A more up to date bio

September 26, 2019    about queer non-binary

Hello, Internet! This is the long-form version of the about me twitter thread I posted.

There are a lot of things that I am, and I’m not sure what order to put them into. I’m a big fan of taxonomies when they apply to other things, but bad at labels when they come to me. I guess I’ll just get started.

Hi! I’m Tillery! I’m non-binary and use they/them pronouns. When I first realized I was non-binary and came out, I identified as demimale and used he or they interchangeably - that isn’t the case anymore. As I’ve continued to explore exactly what my gender identity is, I’ve realized that for me demimale was just me clinging to something that felt safe and close to what had been expected. Like I said, labels are hard for me, because as much as I like sorting things into buckets, people don’t usually fit cleanly into them. If I was to put a label on my gender identity right now, it would probably be agender. I’m also pan (though I’m also ok with being labeled as bi). TL;DR I’m queer AF.

I’m an introvert (though most people don’t believe me), but I also love public speaking and lecturing - it just drains me to do it too much.

I’m a big believer in telling the people you love that you love them, romantically, platonically, or otherwise.

I’m a gamer (when I have the time), and a lover of philosophy (particular philosophical ethics).

Next up, career!

I’ve gone through a few different steps in my career to get where I am today. It’s sort of come full circle for me, actually.

Rewinding to college, I started out as a Math major with a minor in Education. I knew going in I was going to be a math teacher. That didn’t last too long, though, because I decided pure math wasn’t for me. I switched majors twice, first to psychology (which I loved but didn’t think I’d make a career from), then to Computer Science (which I’d taken and loved in high school and knew was a safe fallback). I ended up with a Math/CS degree, but I kept the Education. First thing out of the gate, I did some teaching - ironically mathematics despite my change of majors. It turns out that teaching people that don’t want to be there is a bummer, though, so I went back to computers (specifically, HPC and Data Science). I worked general Sys Admin support while also running a Hadoop/HBase cluster in support of Cyber Threat Intelligence for about a year and a half before I came to the conclusion that it was time to move on. The work had been interesting, but the fun bits were starting to wane.

My next step was to change companies (and sort of change careers) again. I went through a 10-week crash course on the cybers, and came out the other end doing Reverse Engineering and Vulnerability Research. I fell in love with it. I stayed at that company for more than 5 years. Finally it was time for another change, but this time it was a change of scenery, not of vocation. I’ve been at GRIMM for two and a half years at time of writing. I came on board as an engineer on the AppSec team. I immediately saw a need to push training forward, though!

For a while I worked for several Principles at once helping out (mostly with VR tasks) where I was needed and bouncing around quite a bit. That eventually settled and I fell back under the Principle that had hired me, purely working AppSec. During that time, I picked up some training gigs too, though. As I got more and more into the work under the AppSec lead, I saw the unfortunate fact that he was stuck mostly doing management work (which he does well, but which doesn’t excite him) and wanted to find a way to give him at least one day a week doing technical work. I resolved to do what I could to lessen the burden on him and take on some of that responsibility. As a result, I accidentally started helping out leading the practice (which I still do!)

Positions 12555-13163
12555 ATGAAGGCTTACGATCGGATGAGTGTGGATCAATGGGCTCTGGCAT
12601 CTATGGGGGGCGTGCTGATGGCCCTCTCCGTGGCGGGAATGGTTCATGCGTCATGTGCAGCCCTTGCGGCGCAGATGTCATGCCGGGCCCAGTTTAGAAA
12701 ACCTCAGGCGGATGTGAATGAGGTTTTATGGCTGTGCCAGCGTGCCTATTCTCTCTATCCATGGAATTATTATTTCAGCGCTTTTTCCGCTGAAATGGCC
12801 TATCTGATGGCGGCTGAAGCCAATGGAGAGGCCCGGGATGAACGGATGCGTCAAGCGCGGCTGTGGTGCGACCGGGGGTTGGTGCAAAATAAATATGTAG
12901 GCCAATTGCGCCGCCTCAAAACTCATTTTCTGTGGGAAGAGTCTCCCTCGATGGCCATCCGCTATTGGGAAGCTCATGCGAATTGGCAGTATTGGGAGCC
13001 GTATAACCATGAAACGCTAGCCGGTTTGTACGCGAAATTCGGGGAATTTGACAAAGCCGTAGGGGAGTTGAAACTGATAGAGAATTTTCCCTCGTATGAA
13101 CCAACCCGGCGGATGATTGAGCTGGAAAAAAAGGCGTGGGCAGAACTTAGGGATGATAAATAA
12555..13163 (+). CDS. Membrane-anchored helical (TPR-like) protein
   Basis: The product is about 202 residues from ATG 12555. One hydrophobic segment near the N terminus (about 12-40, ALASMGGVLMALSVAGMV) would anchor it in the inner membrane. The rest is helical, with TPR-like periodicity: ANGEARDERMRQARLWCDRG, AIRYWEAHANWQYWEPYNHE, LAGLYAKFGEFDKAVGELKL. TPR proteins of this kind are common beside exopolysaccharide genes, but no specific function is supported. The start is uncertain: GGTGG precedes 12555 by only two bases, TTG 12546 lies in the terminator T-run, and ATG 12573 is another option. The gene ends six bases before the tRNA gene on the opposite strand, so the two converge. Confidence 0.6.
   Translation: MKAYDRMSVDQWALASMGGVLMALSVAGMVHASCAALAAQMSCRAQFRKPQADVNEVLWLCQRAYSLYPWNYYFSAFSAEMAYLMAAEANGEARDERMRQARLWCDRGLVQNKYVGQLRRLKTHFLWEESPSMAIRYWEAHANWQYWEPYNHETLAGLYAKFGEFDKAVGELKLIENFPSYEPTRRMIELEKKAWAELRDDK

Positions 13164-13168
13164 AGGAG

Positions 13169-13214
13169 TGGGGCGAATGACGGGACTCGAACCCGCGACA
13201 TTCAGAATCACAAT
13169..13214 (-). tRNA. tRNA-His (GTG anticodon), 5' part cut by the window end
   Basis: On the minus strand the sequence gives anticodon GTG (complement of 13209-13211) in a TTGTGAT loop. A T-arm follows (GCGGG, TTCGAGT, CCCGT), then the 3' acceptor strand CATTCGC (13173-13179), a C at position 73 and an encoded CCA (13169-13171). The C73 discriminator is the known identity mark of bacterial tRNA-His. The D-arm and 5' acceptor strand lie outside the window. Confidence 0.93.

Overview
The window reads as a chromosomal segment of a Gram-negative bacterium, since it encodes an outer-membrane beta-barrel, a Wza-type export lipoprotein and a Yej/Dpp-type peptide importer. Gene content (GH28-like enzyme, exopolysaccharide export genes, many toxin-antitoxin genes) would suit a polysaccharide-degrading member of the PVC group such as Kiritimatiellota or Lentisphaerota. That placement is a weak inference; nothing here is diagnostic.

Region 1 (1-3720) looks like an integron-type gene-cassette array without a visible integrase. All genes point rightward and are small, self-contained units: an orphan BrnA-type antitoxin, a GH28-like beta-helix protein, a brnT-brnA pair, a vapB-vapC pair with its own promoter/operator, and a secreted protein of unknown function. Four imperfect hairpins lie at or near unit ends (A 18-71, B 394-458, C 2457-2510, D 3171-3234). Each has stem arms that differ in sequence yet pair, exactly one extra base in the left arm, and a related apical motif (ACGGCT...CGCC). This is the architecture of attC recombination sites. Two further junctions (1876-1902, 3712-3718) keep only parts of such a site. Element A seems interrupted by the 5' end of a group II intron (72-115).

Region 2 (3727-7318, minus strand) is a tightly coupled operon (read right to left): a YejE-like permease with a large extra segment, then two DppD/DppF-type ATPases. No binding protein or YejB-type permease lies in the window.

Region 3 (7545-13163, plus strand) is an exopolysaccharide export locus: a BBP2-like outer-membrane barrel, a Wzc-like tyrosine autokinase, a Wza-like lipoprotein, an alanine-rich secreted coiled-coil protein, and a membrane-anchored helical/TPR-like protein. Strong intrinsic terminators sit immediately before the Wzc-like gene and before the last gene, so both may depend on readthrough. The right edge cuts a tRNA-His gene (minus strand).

This gradually grew as more and more it became clear that we also needed to pursue and grow as a training organization. Eventually, my pushing (and that of others in the company, I can’t claim sole credit!) was successful. A combination of more training work that we’d been able to bring in, and the acknowledgement that it’s something we could do and do well, and that would be a big boon to the industry, gave us a renewed focus on Training. And that’s how I became a Director.

That’s far from the end of my journey in the cybers, but it mostly brings us to today, so now a little detour into my other “work”.

Gamers gonna game

Back in college (in the bad old days of 2006), a friend of mine introduced me to Imperian. It was a quirky game, a MUD that was still running well after the 90s, but I fell in love with it. I played it for a while before deciding I wanted to do more.

In 2009/2010, I asked if I could be a volunteer coder for the game. I didn’t stick with it. Fast forward a few years, though, and I gave it another shot (and they gave me one). I started coding for Imperian again in 2013.

I’ve always been a sucker for a good story, so I also did a lot of world building. Eventually, between me and the original creator, it wasn’t always clear who had the better answer to lore questions (Jeremy had stepped away from the game a few times to focus on other projects). In 2017, along with a slew of staffing and internal changes with Imperian and Iron Realms in general, I stepped into the role of Assistant Producer, followed by the Producer role in 2018. Unfortunately, with my day job, I don’t have much time for Imperian these days. Not nearly as much as I’d like, anyway.

Wrapping up

There’s a lot more about me than all of this, but it’s already a long thread for twitter. I may add to or revise this in some way later, who knows. For now, it’s nice to meet you!